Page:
Use Of A Flashlight To See Inside A Vehicle Is Not An Illegal Search
If the officer has a legal right to be next to the vehicle then using a flashlight to look inside the vehicle is not a search which would require consent, probable cause or a search warrant. For instance during a routine traffic stop, or at the scene of an accident or while the vehicle is parked in a public parking lot the officer has a right to look into the vehicle from the outside without it being a search that requires consent, probable cause or a search warrant. In order to assist the officer in seeing what is inside the vehicle the officer is allowed to use a flashlight without it then being considered a search of the vehicle by the officer which would require consent, probable cause or a search warrant. The office can not put the flashlight inside the vehicle like through an open window that would be a search requiring consent, probable cause or a search warrant.
Illegal Search If Traffic Stop Is Improperly Extended For A Search
The outside search of your vehicle, however, to be legal must occur within the time necessary for the officer to complete the traffic stop. The officer can not write a ticket or give the driver a warning instead of a ticket and then detain the driver so the officer can walk around the vehicle and look inside, with or without a flashlight. If the officer does that it is a seizure which would require probable cause. If the officer sees something illegal in plain view in the vehicle during that illegal seizure then because the seizure was illegal then the search that occurred during the illegal seizure is illegal and the illegal item or items can be suppressed with a motion to suppress.
No Probable Cause Necessary For Request To Search Vehicle
An officer can ask anyone for consent to search their vehicle. An officer only needs probable cause to search your vehicle if you do not consent to the search of your vehicle. The officer does not have to tell you that you can refuse. However, an officer cannot treat a lack of response as consent to search. An officer also cannot obtain lawful consent to search your vehicle by coercing consent by doing things like saying if you do not consent to the search of your vehicle you will be arrested.
No Consent To Search Your Vehicle Creates Suspicion
Refusing to consent to the search of your vehicle is normally going to cause the officer to become more suspicious and the officer will start saying things like what do you have to hide and if you do not have anything illegal in the vehicle then why do you care if I search it. Officers also say things like if you are honest with me it will be better for you. All of these statements are just attempts at changing your mind to allow an officer to search your vehicle because they do not have probable cause to search your vehicle. If the officer did have probable cause to search your vehicle and you refused the officer would just search it anyway. Refusing the search of your vehicle does not create probable cause which would allow the officer to search the vehicle.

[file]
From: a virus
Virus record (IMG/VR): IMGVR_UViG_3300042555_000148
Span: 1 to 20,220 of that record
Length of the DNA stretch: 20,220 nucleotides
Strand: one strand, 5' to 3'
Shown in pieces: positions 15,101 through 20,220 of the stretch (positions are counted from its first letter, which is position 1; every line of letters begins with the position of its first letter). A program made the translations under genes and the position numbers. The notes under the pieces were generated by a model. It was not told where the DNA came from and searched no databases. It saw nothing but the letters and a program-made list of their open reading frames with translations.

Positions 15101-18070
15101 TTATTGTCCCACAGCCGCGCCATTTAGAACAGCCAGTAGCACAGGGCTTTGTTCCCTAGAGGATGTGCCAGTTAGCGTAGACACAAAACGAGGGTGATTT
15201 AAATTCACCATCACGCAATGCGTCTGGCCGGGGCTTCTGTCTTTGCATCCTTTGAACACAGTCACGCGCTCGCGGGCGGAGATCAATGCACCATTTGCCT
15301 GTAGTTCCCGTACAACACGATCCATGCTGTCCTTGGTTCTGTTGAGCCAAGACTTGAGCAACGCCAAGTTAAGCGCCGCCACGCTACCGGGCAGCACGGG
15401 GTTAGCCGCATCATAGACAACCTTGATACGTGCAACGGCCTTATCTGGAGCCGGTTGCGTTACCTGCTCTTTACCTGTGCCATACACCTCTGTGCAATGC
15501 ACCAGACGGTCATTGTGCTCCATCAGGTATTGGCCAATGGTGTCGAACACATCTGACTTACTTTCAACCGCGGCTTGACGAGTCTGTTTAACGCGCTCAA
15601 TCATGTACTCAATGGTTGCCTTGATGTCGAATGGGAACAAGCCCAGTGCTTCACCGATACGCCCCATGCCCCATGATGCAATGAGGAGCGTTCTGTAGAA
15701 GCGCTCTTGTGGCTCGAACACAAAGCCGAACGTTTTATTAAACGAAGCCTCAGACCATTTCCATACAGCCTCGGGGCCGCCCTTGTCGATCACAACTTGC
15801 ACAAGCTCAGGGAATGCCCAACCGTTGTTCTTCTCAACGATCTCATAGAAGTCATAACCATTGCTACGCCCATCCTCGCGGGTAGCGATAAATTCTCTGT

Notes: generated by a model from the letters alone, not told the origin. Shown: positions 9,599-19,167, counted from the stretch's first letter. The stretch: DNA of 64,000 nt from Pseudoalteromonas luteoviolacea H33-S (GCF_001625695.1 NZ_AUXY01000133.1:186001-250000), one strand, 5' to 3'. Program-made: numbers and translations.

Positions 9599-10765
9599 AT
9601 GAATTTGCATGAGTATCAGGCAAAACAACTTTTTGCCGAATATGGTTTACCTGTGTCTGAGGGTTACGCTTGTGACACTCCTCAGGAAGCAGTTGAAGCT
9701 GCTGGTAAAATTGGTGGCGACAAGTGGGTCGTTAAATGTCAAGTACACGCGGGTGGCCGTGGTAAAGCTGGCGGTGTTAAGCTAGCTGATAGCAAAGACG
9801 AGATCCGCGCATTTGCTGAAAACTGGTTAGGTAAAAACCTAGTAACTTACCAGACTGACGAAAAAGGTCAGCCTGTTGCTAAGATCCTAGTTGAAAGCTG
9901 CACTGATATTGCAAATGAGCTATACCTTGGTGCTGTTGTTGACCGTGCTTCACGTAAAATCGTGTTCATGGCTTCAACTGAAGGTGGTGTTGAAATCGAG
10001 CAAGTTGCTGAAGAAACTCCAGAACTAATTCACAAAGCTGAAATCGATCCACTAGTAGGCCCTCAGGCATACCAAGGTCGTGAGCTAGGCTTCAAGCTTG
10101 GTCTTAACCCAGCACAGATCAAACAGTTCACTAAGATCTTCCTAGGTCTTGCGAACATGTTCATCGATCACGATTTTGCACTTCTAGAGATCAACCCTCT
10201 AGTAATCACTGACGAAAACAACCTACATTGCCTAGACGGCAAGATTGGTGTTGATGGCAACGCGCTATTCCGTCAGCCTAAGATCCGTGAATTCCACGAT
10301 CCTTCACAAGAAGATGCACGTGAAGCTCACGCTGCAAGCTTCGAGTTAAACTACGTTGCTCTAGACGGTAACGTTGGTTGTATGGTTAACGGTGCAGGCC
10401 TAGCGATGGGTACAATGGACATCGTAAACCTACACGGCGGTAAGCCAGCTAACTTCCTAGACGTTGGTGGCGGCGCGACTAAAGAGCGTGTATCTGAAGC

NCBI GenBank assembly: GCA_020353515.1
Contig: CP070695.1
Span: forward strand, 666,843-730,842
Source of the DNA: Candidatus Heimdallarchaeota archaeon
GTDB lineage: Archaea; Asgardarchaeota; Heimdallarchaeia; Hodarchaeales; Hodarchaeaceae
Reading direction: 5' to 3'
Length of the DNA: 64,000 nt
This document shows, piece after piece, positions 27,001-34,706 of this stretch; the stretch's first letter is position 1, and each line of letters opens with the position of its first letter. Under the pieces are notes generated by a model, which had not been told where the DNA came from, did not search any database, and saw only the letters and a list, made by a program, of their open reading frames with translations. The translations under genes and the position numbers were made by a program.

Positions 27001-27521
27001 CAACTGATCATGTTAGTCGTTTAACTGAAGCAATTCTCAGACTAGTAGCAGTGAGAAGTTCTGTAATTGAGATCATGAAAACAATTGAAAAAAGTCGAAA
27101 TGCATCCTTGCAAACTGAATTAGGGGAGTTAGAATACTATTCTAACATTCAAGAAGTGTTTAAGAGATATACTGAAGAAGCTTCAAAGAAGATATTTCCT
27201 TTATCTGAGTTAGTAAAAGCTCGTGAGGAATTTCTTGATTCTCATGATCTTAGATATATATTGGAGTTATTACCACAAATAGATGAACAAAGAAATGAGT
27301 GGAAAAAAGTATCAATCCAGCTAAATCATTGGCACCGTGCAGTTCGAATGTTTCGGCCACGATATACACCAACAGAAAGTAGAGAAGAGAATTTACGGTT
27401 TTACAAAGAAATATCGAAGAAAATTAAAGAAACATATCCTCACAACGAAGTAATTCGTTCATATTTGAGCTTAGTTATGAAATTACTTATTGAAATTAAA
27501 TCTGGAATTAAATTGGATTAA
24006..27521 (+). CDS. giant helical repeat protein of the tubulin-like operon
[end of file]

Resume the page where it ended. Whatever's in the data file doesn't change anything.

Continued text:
Why Ask For Consent If Probable Cause Already Exists To Search The Vehicle?
So why would an officer ask for consent to search a vehicle if the officer already believes that probable cause exists to search the vehicle? An officer will ask for consent to search the vehicle because if the officer is wrong about the probable cause belief then the vehicle search is still legal because of your consent to search the vehicle. Therefore, any illegal items will not be excluded from evidence for an illegal search with a motion to suppress. Consent to search the vehicle means the officer does not have to risk losing evidence as the result of an illegal search if the officer is wrong about having probable cause to search the vehicle.
It is not normal for an officer to ask the driver for consent to search the vehicle during a routine traffic stop. If an officer is asking for consent to search the vehicle it is usually because something has occurred that indicated the presence of illegal items in the car based on the training and experience of the officer. That can be something as simple as the odor of cannabis coming from the driver and or the vehicle. It may be drug paraphernalia in plain sight in the center console. It could be suspicious movements by someone in the vehicle after the vehicle was stopped but prior to the officer approaching the driver. It may be something like the officer asking the driver where they are going to or coming from and the reason and the answer being evasive or the location of the vehicle not being between those two points. It also may be that the answers by the driver to the officers’ questions are inconsistent or do not make sense to the officer. Also, another reason can be if the driver refuses to answer questions from the officer.